February 22, 2023

Inspiring Future Generations While Transforming the Culture of Engineering

In honor of Engineers Week and Black History Month, RK&K team members who are members of NSBE (National Society of Black Engineers) share how they aim to inspire future generations.

An overlapping mission of innovating solutions and inspiring future generations serves as an intersection of Engineers Week and Black History Month.

The National Society of Black Engineers (NSBE) was officially formed in 1975. Its mission is “to increase the number of culturally responsible black engineers who excel academically, succeed professionally, and positively impact the community.”

RK&K team members who are members of NSBE shared how they inspire the next generation of technical professionals and serve as a catalyst for transforming the culture of engineering… in the same vein of Engineering Week’s theme of “Creating the Future.”

Engineer Kayla Cash said she studied civil engineering to help people. She focused on transportation because she was fascinated by learning about the design and implementation of traffic signage, signals, and pedestrian facilities.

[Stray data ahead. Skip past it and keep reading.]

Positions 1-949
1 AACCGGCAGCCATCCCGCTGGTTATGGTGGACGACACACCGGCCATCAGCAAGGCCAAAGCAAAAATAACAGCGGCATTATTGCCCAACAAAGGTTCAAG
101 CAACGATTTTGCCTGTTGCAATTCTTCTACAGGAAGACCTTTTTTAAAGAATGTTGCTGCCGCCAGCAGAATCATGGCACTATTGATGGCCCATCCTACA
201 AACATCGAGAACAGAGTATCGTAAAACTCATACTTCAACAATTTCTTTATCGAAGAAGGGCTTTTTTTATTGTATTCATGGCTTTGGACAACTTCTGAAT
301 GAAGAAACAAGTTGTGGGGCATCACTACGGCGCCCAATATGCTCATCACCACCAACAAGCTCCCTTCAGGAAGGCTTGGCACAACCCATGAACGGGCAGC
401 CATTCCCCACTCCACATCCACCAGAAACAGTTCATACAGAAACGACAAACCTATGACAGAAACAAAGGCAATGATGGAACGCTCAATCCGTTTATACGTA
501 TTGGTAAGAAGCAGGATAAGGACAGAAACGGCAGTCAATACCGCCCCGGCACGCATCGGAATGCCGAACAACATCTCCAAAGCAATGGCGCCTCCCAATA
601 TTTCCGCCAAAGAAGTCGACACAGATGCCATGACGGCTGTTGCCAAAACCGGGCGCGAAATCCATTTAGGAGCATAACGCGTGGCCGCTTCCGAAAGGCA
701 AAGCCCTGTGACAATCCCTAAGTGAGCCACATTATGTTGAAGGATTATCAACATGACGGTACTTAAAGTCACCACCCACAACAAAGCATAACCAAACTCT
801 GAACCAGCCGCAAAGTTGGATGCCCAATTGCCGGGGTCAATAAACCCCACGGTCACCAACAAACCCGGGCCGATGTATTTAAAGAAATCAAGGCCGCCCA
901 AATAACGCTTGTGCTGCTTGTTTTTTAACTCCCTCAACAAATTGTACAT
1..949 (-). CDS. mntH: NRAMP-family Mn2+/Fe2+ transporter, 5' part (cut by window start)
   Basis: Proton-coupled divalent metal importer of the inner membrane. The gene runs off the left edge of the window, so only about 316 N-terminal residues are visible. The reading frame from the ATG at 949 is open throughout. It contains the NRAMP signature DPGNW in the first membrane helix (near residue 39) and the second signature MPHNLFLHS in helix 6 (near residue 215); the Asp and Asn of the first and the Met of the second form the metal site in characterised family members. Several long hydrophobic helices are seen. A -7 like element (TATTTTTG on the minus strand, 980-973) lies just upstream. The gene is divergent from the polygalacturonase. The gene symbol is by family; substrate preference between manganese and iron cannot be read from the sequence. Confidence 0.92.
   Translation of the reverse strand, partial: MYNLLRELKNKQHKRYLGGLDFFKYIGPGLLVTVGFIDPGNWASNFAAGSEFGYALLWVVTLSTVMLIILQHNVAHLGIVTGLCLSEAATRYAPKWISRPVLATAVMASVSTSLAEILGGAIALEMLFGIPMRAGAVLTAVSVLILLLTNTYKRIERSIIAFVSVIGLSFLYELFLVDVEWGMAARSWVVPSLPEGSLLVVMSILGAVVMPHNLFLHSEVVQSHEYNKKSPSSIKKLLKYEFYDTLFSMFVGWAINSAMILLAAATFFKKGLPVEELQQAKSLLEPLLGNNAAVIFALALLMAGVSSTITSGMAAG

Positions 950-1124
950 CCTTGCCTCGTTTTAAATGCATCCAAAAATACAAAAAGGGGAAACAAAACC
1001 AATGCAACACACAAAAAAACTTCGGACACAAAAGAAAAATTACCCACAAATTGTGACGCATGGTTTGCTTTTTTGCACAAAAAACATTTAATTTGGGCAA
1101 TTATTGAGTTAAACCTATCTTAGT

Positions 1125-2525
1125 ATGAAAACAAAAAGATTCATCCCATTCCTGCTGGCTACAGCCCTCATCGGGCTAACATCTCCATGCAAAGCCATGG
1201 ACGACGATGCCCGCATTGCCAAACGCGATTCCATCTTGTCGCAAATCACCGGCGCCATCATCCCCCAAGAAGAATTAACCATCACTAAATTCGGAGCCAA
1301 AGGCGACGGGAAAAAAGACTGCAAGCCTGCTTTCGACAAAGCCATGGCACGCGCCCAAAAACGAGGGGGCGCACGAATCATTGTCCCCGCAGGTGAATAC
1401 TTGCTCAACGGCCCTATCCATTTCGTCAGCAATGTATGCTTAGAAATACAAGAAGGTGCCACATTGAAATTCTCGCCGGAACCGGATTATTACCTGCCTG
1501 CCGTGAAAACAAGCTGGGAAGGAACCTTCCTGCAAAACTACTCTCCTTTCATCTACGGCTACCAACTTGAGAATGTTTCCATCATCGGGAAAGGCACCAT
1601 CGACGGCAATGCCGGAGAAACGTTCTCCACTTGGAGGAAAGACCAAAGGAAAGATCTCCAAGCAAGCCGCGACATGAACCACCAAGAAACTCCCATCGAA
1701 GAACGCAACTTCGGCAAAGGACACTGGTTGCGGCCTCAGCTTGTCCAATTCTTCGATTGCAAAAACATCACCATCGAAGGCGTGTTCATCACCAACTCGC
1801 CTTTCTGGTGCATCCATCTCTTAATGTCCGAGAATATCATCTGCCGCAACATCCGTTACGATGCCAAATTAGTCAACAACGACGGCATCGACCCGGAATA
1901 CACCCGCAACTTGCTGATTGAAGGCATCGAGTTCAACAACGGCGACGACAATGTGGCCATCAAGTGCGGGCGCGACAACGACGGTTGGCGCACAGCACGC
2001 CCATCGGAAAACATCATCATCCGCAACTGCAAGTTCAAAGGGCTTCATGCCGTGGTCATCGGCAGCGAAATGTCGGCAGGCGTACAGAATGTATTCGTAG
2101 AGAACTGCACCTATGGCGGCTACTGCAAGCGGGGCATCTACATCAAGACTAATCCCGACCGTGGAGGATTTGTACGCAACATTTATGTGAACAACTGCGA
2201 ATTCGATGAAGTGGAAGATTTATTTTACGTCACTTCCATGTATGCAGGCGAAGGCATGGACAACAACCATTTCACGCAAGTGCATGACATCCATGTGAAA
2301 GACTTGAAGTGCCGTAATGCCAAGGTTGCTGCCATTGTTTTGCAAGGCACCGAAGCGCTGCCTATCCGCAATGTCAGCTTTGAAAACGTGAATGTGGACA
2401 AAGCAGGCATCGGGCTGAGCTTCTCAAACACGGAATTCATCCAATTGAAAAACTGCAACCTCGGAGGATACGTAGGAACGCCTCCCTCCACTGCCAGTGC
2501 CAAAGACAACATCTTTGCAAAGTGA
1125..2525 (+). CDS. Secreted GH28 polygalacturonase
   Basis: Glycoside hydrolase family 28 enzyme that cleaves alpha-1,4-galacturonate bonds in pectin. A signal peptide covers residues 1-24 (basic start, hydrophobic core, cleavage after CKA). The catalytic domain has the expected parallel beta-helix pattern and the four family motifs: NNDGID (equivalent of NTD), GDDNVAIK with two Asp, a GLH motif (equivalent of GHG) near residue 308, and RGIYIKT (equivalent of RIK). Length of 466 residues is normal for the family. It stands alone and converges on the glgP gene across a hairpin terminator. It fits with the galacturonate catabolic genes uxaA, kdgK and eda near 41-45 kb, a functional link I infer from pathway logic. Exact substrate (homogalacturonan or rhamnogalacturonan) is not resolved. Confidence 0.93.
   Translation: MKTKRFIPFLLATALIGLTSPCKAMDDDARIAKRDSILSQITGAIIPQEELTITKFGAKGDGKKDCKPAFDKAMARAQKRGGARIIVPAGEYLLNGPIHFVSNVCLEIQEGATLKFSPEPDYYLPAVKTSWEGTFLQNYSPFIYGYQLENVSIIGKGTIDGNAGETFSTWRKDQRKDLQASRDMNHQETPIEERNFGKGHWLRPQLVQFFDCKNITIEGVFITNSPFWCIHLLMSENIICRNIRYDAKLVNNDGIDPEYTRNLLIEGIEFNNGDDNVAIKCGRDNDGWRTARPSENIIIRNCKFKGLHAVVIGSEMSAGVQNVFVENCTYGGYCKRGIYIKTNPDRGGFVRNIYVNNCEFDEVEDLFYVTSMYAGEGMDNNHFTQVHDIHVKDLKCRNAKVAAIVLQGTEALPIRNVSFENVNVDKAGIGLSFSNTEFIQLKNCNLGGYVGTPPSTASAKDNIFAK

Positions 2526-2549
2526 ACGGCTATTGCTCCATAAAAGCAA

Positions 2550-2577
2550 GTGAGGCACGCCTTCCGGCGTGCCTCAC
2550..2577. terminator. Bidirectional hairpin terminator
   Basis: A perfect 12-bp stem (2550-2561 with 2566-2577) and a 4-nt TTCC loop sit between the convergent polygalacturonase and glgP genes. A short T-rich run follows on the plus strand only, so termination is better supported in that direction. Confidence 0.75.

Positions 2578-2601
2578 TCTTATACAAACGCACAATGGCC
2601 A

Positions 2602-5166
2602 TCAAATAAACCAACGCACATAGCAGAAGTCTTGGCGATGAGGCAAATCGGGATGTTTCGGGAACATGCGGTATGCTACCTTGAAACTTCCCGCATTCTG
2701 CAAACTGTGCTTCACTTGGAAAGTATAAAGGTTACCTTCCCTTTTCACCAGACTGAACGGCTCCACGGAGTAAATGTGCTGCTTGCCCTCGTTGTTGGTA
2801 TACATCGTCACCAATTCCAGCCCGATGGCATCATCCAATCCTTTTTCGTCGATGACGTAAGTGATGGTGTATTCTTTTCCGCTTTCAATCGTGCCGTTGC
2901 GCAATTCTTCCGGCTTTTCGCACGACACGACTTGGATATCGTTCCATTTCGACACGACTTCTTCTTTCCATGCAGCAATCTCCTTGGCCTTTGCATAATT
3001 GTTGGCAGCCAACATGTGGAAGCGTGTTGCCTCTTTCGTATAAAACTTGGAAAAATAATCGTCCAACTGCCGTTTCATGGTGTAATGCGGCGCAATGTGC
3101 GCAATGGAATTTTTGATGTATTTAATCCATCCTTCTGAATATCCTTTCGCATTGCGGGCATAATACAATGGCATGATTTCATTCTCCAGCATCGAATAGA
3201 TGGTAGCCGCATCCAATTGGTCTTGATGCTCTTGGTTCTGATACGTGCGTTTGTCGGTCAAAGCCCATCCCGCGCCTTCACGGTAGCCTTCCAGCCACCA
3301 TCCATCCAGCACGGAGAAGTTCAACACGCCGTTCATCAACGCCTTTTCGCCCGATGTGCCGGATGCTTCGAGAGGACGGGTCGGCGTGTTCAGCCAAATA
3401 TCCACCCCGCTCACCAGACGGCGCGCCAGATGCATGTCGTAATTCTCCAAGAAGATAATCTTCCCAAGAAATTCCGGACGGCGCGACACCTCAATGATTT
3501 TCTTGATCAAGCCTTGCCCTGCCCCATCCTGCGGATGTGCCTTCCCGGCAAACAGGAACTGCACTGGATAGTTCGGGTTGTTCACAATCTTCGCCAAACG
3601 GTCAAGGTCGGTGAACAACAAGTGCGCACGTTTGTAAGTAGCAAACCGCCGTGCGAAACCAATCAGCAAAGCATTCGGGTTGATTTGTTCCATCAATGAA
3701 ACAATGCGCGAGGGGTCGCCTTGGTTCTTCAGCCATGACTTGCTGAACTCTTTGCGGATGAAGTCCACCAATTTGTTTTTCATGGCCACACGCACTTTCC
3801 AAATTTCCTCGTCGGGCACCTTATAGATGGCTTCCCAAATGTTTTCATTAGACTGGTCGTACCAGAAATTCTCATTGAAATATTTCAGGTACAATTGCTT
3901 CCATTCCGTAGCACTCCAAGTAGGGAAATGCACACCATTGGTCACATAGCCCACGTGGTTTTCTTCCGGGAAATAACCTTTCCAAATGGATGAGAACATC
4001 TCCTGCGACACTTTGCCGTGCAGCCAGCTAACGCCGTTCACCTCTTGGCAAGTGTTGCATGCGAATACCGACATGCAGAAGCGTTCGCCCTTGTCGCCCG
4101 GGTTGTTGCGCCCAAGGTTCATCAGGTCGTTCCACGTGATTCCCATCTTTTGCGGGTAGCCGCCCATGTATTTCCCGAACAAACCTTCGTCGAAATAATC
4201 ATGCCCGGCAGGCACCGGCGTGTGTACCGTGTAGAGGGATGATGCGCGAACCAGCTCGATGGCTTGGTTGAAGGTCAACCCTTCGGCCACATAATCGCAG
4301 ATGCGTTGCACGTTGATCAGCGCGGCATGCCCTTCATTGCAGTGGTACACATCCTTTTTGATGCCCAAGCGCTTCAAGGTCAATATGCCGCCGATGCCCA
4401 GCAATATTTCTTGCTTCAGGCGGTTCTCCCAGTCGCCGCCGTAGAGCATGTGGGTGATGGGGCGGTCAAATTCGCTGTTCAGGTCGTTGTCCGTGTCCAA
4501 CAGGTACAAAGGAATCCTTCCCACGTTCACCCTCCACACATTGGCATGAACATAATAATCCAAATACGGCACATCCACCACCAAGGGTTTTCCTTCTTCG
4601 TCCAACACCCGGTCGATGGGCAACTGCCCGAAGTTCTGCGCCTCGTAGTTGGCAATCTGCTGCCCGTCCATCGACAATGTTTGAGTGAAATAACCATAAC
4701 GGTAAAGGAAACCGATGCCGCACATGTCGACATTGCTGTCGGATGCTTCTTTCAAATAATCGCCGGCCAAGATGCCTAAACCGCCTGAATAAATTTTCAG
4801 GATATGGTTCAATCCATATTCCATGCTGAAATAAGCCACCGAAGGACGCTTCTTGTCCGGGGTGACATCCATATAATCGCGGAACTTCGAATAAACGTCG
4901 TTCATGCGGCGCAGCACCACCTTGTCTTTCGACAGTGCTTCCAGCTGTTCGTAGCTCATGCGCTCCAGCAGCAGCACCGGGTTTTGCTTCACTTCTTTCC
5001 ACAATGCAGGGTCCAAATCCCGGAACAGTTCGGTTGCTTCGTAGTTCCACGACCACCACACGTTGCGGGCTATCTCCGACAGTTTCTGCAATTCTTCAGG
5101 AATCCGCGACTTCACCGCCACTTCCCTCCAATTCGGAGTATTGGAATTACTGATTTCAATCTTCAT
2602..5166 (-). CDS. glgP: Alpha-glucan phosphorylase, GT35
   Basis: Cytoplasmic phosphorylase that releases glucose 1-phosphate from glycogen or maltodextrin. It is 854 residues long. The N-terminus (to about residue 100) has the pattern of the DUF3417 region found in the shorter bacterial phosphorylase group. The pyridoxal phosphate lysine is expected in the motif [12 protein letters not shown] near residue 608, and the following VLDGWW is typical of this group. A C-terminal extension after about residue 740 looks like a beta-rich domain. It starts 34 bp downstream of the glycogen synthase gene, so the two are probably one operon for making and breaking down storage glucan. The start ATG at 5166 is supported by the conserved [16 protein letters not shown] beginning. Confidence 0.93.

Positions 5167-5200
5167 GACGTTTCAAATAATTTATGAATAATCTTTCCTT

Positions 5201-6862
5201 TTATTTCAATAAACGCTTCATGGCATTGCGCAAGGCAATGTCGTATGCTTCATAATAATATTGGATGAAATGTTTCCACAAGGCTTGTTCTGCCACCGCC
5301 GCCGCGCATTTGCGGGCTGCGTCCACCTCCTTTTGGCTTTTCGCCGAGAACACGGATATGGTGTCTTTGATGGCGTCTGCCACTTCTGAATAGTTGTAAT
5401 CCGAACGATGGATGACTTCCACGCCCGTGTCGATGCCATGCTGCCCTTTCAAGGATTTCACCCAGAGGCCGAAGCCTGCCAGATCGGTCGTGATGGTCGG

She encouraged students to follow their passions.

“I would advise seeking opportunities that align with your genuine interest. Anything you want to do can bring value! Speak up for yourself if you feel strongly about things. Use your voice,” Cash said.

Engineer Kayla Cash, a member of the National Society of Black Engineers conducts field observations at an intersection focusing on existing signage, signal timings, signal phasing, and motorist and pedestrian behaviors in Prince George’s County, Maryland.

“Don’t add to the already existing disparities by further doubting yourself. Keep pushing. Only those who go far find out how far they can go,” Kapungu said. “You are amazing, keep at it. I was a tutor for five years in college, and the latter provided me with a platform to mentor students, notably fellow Black students.”

According to the latest data from the American Society of Civil Engineers (ASCE), the percentage of Black civil engineers grew from 3.6% in 2016 to 6% in 2020. It was the largest growth trend compared to the overall engineering workforce.

Cash said the trend will continue to grow if Black engineers are empowered to succeed.

“The industry can support the growth of Black engineers by retaining them and making them feel valued by the work they do. Also, by promoting Black engineers into higher positions within companies, Black engineers will grow,” Cash said.

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